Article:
Alexander's Ragtime Band
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A classical musician goes ragtime and rivals a composer for a singer from 1915 to 1938. Features 28 Irving Berlin songs.
The jaunty rhythms of Irving Berlin drive Alexander's Ragtime Band, an epic musical from 1938 that follows the up-and-down romance of a young bandleader (Tyrone Power, Witness for the Prosecution) and the singer he loves (Alice Faye, Tin Pan Alley) over decades. Their journey from a San Francisco honky-tonk to mass popularity is marked by classic songs like "Oh How I Hate to Get Up in the Morning," "Blue Skies," "A Pretty Girl Is Like a Melody," "Easter Parade," and the title track. Power and Faye are a little bland, but the supporting cast--including Don Ameche (Midnight), Jack Haley (the Tin Woodsman from The Wizard of Oz), and a very young Ethel Merman--give the movie some real personality, as do a few wild dance numbers. At the end, the movie becomes surprisingly suspenseful and even a little touching. --Bret Fetzer
- Deleted scenes: Some Sunny Day, In My Harem, Marching Along with Me
- A&E Biography: Alice Faye: The Star Next Door
- Fox Movietone News: Sensational London premiere
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The action begins in the early 1900s in San Francisco. A young man from a wealthy society family named Roger Grant (Tyrone Power) just can't stand playing classical music even though he's very good at it. Instead, to the dismay of his family, he forms a ragtime early swing era band and calls it Alexander's Ragtime Band. He even changes his name to Alexander! That's when Alexander and his buddies Charlie Dwyer (Don Ameche) and drummer Davey Lane (Jack Haley) meet up with tough talking Stella Kirby (Alice Faye); but soon Stella is singing with the band.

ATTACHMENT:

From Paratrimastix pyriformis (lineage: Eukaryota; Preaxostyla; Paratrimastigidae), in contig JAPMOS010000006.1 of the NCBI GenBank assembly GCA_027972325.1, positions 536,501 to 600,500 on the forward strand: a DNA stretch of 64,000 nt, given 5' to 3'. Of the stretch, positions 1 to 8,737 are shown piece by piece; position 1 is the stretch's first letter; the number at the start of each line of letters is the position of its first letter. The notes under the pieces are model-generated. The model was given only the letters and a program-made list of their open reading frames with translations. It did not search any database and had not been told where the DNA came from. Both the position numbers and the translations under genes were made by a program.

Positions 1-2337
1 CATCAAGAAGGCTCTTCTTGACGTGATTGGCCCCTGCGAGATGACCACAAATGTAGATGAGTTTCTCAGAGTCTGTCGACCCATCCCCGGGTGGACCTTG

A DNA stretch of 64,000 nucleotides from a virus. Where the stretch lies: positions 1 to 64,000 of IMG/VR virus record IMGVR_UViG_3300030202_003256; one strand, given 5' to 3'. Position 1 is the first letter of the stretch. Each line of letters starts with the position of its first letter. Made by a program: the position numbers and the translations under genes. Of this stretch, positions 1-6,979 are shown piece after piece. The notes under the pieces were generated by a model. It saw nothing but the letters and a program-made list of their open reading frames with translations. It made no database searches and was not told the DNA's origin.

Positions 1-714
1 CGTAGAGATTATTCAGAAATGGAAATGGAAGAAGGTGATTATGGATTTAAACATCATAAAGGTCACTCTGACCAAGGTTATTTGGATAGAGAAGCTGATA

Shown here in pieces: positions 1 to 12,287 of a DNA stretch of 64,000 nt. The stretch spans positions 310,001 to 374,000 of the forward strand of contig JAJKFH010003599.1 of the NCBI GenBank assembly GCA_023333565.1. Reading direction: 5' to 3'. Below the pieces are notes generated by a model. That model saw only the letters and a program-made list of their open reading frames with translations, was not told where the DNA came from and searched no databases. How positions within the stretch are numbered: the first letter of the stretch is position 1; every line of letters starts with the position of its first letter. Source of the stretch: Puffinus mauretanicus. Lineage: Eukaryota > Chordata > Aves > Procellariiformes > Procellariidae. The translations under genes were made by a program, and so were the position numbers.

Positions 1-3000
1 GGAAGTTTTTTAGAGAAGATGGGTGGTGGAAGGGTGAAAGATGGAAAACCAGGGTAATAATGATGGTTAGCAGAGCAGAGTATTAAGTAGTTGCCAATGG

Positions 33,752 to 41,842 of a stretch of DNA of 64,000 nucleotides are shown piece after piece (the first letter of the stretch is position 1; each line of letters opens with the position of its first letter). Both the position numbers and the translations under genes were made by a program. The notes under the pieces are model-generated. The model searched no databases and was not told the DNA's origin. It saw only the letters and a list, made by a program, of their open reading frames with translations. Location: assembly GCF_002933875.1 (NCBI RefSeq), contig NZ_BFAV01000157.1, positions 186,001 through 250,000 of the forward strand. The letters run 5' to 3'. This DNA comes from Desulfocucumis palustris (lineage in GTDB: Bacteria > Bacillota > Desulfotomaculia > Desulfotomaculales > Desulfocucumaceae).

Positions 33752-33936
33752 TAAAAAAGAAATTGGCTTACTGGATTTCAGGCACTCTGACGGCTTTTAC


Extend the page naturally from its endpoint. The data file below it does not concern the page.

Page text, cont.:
Romance inevitably blossoms. Eventually, after a few misunderstandings, Stella and Alexander are in love. However, when Stella gets her big break to leave the band and go to New York to star in big Broadway shows, Alexander is furious that she would leave the band behind. Only Charlie sticks up for Stella; and in a fit of rage Alexander tells Charlie that he should also go to New York with Stella.
World War One sets in and Alexander tries to forget about Stella. After the war Alexander returns--only to find that Stella, who he still loves, married Charlie back home during the war. Alexander is depressed but Davey introduces him to Jerry Allen (Ethel Merman). Jerry replaces Stella in their band act and Alexander tries to see if he can find romance with Jerry instead of Stella.
The plot can go in many different directions from here. What happens to Stella after she becomes a huge star and marries Charlie? Is she happy with that life or does she want something else? Will Jerry Allen take Alexander's mind off Stella--at one point Alexander actually asks Jerry to marry him--how will that turn out? No plot spoilers here, folks--you'll just have to watch the movie to find out!
The DVD has some rather good extras. There is the "biography channel" episode of the life and career of Alice Faye; this is very well done. We also get deleted scenes and footage of the movie's premiere in London, England. There's even an audio commentary--terrific!
My only complaint--and it's somewhat minor--is that there IS a vertical, white line "scratch" on the screen starting about 35 minutes into the picture and it never really goes away although it is less noticeable in many subsequent scenes. I will take off one star for this flaw; this will be a four star review.